"The Duncombes of Bedfordshire and Buckinghamshire in the 16th and 17th centuries were gentry of note and position, whose names occur among the list of contributors to the fund collected at the time of the expected invasion of the Spanish Armada in 1588. Those of Bedfordshire lived at that time at Battlesden and other places, and served as sheriffs for the county. The Duncombes or Doncombes of Buckinghamshire lived in the 16th century at Great Brickell, Barliende, Wingrave, Dinton, and East Claidon." [6]

Early History of the Duncombe family

This web page shows only a small excerpt of our Duncombe research. Another 113 words (8 lines of text) covering the years 1622, 1648, 1672, 1676, 1685, 1687, 1690, 1695, 1698, 1702, 1707, 1708, 1711, 1718, 1747, 1763, 1769, 1797, 1800, 1807 and 1826 are included under the topic Early Duncombe History in all our PDF Extended History products and printed products wherever possible.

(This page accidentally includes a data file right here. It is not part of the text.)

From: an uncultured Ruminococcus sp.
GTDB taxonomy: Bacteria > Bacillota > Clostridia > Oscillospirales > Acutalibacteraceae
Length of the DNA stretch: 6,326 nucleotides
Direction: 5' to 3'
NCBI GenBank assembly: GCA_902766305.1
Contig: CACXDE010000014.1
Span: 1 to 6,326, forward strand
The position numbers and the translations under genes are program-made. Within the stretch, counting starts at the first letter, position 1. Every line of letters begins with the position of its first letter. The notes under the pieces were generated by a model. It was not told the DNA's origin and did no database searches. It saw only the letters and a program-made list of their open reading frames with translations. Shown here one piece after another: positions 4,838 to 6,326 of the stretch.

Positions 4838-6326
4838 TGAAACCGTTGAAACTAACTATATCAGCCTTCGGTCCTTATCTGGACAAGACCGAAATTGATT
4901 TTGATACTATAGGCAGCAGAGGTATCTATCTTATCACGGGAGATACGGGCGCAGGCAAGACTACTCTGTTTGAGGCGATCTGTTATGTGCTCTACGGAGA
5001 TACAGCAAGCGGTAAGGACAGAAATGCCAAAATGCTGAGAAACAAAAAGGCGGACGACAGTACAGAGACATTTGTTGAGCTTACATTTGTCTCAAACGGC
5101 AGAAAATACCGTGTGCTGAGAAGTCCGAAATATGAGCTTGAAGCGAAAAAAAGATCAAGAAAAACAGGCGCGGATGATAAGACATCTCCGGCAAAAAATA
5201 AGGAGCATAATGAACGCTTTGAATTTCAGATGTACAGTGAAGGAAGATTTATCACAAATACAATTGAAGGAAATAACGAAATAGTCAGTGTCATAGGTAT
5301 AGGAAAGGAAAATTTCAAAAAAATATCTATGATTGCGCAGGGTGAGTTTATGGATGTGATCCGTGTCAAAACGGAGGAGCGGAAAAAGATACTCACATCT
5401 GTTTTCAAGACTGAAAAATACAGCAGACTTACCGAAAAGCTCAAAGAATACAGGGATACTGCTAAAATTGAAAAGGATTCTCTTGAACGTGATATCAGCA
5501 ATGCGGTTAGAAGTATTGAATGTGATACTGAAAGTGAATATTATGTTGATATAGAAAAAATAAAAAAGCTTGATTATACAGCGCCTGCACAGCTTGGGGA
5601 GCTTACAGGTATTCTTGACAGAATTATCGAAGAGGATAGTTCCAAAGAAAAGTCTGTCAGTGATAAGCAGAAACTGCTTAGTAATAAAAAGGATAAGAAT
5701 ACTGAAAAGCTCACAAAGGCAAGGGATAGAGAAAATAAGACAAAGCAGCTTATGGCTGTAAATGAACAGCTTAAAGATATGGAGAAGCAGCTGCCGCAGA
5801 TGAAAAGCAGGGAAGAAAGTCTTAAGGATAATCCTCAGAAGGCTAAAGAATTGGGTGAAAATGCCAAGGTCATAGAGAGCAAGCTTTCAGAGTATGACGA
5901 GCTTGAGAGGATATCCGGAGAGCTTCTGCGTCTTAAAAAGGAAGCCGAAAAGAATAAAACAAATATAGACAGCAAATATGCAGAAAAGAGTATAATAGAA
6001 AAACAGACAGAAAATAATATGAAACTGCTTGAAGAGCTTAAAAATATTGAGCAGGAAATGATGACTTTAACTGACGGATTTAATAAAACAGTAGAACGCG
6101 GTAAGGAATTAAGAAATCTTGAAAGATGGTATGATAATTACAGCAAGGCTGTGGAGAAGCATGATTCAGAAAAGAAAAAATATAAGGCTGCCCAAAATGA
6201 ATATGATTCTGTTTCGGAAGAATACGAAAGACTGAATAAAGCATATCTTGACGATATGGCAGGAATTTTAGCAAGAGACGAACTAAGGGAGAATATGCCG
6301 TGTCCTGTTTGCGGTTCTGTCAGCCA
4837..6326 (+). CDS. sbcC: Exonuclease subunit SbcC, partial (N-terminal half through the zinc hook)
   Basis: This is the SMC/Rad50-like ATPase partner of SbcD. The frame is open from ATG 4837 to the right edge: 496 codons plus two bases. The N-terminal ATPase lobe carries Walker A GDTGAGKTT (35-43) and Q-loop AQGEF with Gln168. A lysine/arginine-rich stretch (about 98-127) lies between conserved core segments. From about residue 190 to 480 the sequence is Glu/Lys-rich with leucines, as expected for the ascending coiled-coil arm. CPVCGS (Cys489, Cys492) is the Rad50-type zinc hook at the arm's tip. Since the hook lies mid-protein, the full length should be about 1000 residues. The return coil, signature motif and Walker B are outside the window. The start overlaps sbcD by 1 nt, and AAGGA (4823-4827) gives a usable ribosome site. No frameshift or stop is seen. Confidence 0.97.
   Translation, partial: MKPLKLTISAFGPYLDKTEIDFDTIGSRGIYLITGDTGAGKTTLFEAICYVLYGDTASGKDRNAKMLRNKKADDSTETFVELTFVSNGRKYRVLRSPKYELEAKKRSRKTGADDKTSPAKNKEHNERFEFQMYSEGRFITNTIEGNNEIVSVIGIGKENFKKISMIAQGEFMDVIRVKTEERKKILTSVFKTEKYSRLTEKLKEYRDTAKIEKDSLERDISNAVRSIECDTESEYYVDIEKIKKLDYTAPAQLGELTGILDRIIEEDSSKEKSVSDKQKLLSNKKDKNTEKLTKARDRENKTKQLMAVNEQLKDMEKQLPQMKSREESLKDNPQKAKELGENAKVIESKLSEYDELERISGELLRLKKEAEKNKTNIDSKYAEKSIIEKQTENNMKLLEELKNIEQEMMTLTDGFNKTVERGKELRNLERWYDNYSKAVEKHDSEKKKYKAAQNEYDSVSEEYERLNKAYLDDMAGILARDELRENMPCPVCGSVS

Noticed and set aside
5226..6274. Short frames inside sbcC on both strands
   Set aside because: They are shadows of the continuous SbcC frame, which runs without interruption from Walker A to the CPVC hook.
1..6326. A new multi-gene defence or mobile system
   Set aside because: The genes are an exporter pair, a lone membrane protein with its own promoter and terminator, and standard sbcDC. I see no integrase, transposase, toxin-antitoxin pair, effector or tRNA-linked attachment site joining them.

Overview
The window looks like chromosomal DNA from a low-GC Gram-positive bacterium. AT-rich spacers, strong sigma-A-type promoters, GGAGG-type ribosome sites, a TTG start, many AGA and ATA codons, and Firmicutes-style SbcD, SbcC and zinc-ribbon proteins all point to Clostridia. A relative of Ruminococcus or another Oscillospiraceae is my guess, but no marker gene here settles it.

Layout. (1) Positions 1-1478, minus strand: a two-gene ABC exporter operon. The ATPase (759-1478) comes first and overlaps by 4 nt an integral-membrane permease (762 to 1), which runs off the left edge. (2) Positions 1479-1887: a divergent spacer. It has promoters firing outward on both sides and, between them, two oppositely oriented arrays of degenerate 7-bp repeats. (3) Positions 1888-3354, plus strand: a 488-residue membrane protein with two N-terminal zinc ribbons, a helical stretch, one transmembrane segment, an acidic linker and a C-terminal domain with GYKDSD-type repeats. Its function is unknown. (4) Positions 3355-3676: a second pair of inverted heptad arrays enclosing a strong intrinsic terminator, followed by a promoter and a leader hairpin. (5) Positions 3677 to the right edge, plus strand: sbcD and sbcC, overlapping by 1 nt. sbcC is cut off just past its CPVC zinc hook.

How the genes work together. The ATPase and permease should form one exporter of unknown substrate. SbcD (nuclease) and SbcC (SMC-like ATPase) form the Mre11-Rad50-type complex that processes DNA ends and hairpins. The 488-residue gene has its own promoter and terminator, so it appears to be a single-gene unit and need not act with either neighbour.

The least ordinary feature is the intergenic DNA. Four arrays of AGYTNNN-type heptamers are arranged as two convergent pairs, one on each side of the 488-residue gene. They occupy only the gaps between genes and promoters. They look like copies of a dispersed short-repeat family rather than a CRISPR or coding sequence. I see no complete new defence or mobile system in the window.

Duncombe Spelling Variations

It is only in the last few hundred years that the English language has been standardized. For that reason, early Anglo-Saxon surnames like Duncombe are characterized by many spelling variations. As the English language changed and incorporated elements of other European languages, even literate people changed the spelling of their names. The variations of the name Duncombe include: Duncombe, Duncome, Duncomb, Duncome, Dunscomb, Dunscombe, Duncumb and many more.

Early Notables of the Duncombe family

Notables of the family at this time include

  • Sir John Duncombe (1622-1687), an English politician, Chancellor of the Exchequer of England (1672-1676); Sir Charles Duncombe (1648-1711), English banker and politician who served as a Member of Parl...
  • Anthony Duncombe (died 1708), an English politician, Member of Parliament for Hedon (1698-1702) and (1702-1707.) Hi son, Anthony Duncombe (1695-1763), was Sheriff of London, who was created 1st Baron...